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Adagio Teas
   Features  >  NY Theater Reviews

 
IN BRUGES
at movie houses

BUSMAN'S HOLIDAY
By Robert Cashill

  Colin Farrell

The well-worn hit man genre gets off another shot with In Bruges . It's hard to work up much interest in yet another picture where contract assassins pack hearts as well as heat there's roughly one every few weeks, alternating with serial killer movies. What gives it some cachet with theatergoers is that its writer-director is Martin McDonagh, who won an Oscar for a prior short film, Six Shooter, but is best known for slashing yarns like The Pillowman and The Lieutenant of Inishmore on and off Broadway.

The Irish playwright's fierce and funny plays shake up the stage, and have invigorated every season they played. We aren't used to seeing and hearing such fookin' around on stage, and the rivers of blood washed away the sanctimony and sentiment of the usual run of shows. Some of them might make good movies-better than In Bruges, a feature film debut that feels second-hand, like the scores of Pulp Fiction knockoffs from the mid-Nineties that continue to haunt cable stations in the small hours.

The set-up is basic. Middle-aged widower Ken (Brendan Gleeson ) and his protege in murder-for-hire, Ray (Colin Farrell) are dispatched to the medieval Belgian city to wind down after a botched assignment in London. The sights entrance Ken Ray, bored with churches, is more taken with a movie set (they're filming midgets!) and a young woman (Clemence Poesy) at apparent loose ends amidst the tourist trade. Why the two killers, who show softer sides, are there comes into focus: their boss, Harry (Ralph Fiennes), wants Ken to send Ray, whose conscience is troubled by their dirty work, on a permanent vacation. But Ken has other plans, and the inevitable showdown is underway.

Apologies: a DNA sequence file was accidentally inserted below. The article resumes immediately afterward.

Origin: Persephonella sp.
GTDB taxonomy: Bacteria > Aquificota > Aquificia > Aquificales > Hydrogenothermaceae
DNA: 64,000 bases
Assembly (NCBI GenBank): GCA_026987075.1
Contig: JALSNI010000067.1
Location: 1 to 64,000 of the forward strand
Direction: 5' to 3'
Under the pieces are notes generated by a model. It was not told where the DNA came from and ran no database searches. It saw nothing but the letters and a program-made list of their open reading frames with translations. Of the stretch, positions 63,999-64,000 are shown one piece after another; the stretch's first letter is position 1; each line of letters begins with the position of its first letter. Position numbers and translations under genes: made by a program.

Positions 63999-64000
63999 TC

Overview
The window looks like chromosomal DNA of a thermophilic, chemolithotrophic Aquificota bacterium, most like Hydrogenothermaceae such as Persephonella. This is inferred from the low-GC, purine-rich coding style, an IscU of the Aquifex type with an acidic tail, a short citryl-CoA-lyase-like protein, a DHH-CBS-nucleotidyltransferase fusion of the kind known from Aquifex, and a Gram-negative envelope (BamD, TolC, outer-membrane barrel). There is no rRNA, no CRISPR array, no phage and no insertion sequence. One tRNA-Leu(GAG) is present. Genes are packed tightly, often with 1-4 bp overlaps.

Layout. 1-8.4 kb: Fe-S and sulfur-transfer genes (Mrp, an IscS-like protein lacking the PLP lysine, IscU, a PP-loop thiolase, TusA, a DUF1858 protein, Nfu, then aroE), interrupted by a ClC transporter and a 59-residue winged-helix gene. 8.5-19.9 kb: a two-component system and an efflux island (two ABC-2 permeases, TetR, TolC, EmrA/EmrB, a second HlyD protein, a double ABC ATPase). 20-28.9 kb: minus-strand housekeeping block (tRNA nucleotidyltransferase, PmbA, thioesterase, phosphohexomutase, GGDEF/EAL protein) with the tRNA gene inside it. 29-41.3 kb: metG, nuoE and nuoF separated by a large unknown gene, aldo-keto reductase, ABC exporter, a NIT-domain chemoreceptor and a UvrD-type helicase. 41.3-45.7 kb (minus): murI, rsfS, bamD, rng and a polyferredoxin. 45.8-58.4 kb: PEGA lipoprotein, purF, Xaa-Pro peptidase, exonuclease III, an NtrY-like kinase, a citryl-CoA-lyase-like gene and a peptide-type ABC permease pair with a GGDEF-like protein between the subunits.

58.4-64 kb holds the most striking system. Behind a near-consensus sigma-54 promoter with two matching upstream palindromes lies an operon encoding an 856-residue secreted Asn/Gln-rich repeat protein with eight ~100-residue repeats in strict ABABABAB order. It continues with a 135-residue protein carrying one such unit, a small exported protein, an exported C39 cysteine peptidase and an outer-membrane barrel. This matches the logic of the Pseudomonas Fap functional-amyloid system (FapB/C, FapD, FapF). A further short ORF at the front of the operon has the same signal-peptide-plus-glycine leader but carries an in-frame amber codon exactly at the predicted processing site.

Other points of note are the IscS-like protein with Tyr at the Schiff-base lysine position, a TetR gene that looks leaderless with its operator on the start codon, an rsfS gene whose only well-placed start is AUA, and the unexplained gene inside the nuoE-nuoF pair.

McDonagh's imprint can be seen in the odd line or situation, as the real and the reel fuse, in Fellini-esque fashion. But much of his script (somewhat lighter on bloodshed than his plays) feels calculated to shock. The midget being filmed, American film star Jimmy (Jordan Prentice), is unmasked as a racist during a coke-fueled party, as if McDonagh, knowing that the mere presence of a short arse (as Ray calls him) isn't enough to unsettle us, needed to give him some other tic to refresh the cliche. There is no refreshing the cliché of nice-guy killers, however, no matter that Gleeson and especially Farrell are congenial company. In Bruges and in Woody Allen's limp Cassandra's Dream, Farrell shows promise as a quicksilver character actor after a run of unfortunate, career-unmaking leads, and is the best reason to see the picture. (Like his writer and director, Fiennes tries too hard to be blustery and profane.)

Crucially, McDonagh doesn't get enough mileage out of the host city, a heaven-hell for the two men that should be as much a character in the story as Vienna in The Third Man or Venice in Don't Look Now, two other films that must have been on his syllabus as he planned his own. Confined by the proscenium arch, places like Inishmore and Leenane took on lives of their own. But the camera never really situates Bruges. At age 36, McDonagh has made his mark on the theater the cinema awaits a keener eye and a far more diverting subject.

 


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